Units are one of the basic building blocks in a neural network. Every unit has, at each point in time, an activation value. In the NICO toolkit the activation is a real number. Some units, the input units, have their activation determined by external data (see the Streams section) or by the environment (see below). The activations of all other units except mutiplication units are computed by the following formula:
net  = /    w   a  ;  a = f( net )
   i   ---   ji  j     i        i
Where aj is the activation unit j and wji is the connection weight from unit j to unit i. The function f is different for different types of units. The NICO toolkit supports several different unit types: Multiplication units compute their activation value by:
a  =  ||  a
 i         j
i.e., independent of the connection weights.

This is the syntax for the function that creates units:

USAGE: AddUnit [options] Name Net
       Option                                                      Default
       -u number Add multiple unnamed units. 'Name' is the parent  (off)
       -S File   Add multiple named units, 'Name' is the parent    (off)
       -i        Add input unit                                    (hidden)
       -o        Add output unit                                   (hidden)
       -s        Add tanhyp unit                                   (default)
       -t        Add arctan unit                                   (tanhyp)
       -l        Add linear unit                                   (tanhyp)
       -f        Add filefilter unit                               (tanhyp)
       -e        Add environment unit                              (tanhyp)
       -r float  Bound on random init of bias                      (0.10)

Layers of units

The most common use of AddUnit is to add a set of units as members of a group. This is done with the -u option. For example: adds 17 unnamed units to the group "my_group" in the network "my_net.rtdnn".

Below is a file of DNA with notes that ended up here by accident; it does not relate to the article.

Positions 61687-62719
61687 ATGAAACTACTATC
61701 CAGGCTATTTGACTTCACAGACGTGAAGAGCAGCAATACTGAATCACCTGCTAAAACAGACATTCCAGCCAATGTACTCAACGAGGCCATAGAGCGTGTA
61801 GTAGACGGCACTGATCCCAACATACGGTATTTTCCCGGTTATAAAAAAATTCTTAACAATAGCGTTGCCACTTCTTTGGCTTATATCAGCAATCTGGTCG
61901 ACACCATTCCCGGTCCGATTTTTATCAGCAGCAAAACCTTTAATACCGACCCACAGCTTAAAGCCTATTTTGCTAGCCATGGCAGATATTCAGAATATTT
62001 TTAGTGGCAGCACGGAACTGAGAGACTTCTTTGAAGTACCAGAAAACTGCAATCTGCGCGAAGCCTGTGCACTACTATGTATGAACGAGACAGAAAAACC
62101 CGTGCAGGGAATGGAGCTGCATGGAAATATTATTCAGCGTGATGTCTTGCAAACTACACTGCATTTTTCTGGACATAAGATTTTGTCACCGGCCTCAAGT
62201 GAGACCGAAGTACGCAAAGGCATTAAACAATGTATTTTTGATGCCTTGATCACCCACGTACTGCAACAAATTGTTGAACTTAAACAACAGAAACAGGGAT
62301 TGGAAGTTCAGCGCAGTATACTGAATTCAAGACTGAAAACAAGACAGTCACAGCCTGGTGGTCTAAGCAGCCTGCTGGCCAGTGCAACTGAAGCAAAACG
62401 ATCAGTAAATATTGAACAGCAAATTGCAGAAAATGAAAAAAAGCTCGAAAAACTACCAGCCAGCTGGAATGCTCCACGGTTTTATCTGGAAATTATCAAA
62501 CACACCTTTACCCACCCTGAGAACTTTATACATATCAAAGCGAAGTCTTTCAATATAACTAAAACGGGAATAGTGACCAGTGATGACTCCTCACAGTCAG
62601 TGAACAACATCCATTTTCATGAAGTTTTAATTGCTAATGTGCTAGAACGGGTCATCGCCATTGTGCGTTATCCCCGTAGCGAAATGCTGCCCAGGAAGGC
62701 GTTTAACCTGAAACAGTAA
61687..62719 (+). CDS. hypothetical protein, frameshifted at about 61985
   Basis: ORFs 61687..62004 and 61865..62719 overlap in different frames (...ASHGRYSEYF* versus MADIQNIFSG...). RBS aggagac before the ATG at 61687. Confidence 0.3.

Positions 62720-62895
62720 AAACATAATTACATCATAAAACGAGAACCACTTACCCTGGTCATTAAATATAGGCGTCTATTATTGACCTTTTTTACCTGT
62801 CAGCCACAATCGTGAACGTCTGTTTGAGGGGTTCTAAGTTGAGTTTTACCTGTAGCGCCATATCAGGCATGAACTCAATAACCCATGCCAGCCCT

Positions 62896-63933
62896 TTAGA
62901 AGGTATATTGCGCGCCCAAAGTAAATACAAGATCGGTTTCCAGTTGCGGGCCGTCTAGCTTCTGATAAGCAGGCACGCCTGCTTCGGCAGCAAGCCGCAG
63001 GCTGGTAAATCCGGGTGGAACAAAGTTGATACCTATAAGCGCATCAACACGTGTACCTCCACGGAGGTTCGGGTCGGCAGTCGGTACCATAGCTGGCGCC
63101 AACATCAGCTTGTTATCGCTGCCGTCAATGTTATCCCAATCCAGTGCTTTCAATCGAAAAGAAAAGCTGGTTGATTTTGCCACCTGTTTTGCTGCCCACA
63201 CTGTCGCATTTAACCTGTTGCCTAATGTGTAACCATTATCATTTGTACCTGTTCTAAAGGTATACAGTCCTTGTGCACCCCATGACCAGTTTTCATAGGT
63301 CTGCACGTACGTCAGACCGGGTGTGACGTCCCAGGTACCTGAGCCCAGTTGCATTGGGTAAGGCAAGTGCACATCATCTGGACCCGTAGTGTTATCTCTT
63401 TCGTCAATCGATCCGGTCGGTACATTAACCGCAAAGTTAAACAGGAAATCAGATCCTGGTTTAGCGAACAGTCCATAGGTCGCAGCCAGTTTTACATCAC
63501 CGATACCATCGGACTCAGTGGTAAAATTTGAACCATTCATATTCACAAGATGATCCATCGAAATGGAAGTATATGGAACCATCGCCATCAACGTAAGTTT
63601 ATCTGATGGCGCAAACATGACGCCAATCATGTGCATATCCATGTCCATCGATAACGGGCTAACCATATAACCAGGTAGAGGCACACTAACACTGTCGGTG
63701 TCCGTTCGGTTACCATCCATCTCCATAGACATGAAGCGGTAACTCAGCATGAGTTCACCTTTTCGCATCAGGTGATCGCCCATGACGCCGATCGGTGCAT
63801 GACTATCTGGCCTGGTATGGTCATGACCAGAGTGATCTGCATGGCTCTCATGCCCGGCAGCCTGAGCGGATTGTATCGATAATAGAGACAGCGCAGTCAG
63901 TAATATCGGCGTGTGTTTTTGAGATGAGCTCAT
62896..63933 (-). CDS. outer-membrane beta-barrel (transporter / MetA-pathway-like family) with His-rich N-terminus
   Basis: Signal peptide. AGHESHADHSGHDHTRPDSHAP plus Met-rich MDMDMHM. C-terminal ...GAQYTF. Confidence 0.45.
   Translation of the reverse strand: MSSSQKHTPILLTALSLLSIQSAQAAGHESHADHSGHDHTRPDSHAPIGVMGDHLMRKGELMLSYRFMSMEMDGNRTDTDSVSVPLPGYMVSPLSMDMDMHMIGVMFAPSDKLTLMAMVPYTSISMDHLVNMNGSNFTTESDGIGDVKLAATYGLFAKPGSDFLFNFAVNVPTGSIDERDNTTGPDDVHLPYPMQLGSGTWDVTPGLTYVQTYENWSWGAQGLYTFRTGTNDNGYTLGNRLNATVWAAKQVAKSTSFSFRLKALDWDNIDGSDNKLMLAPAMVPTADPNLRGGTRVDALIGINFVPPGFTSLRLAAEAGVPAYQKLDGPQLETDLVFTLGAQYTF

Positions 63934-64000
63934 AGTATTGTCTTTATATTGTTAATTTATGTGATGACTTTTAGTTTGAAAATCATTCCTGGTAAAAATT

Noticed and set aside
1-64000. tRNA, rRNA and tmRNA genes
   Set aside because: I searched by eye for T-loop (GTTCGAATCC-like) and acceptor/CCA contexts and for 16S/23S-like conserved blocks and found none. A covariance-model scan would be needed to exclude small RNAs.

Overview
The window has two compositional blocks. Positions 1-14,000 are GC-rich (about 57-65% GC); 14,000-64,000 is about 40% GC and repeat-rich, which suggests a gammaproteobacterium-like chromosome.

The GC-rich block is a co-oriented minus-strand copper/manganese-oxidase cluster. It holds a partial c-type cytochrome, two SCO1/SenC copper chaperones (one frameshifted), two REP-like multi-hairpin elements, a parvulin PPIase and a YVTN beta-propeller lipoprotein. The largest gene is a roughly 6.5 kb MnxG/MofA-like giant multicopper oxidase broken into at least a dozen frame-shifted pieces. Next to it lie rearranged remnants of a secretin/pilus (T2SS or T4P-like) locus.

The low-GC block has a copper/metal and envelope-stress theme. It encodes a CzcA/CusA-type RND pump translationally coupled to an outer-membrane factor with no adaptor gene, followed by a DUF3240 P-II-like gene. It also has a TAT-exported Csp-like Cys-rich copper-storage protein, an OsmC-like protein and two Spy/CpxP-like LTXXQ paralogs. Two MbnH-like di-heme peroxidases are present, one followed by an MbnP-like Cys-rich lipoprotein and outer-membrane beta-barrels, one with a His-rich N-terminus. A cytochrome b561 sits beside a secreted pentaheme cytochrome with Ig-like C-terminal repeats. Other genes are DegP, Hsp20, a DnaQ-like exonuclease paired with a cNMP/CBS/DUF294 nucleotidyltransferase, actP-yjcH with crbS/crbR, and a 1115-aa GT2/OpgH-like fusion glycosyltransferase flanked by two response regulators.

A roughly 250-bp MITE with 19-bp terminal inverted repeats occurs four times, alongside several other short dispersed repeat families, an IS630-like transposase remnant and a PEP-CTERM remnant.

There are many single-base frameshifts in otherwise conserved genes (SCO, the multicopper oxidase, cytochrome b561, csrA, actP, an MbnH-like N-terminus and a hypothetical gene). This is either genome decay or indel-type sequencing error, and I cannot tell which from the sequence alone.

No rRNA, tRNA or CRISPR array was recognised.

Units optionally have names in the NICO toolkit. This is useful if a unit have some special function in the network. Then this individual unit can be referred to in, for example, connection commands, or it can be individually selected for output in the Excite command. The following command adds one unit named "Charlie" to the network:

Special purpose unit types

The activity of an environment unit depends on the system environment variable with the name of the unit. For example, the command: adds an environment unit that is dependent on the environment variable MYSWITCH. If the value of the environment variable is numerical, it is copied to the unit's activation. Otherwize the activation is 1.0 for defined variables and 0.0 for undefined variables.

A filefilter unit gets the activation 1.0 if the unit's name is a substring of the base name of the current external data file. Oterwize the unit's activation is 0.0. This can be useful if the datafiles have names that indicates special properties of the data. In speech applications for example, the speakers identity is often coded by a few letters or a number in the filename.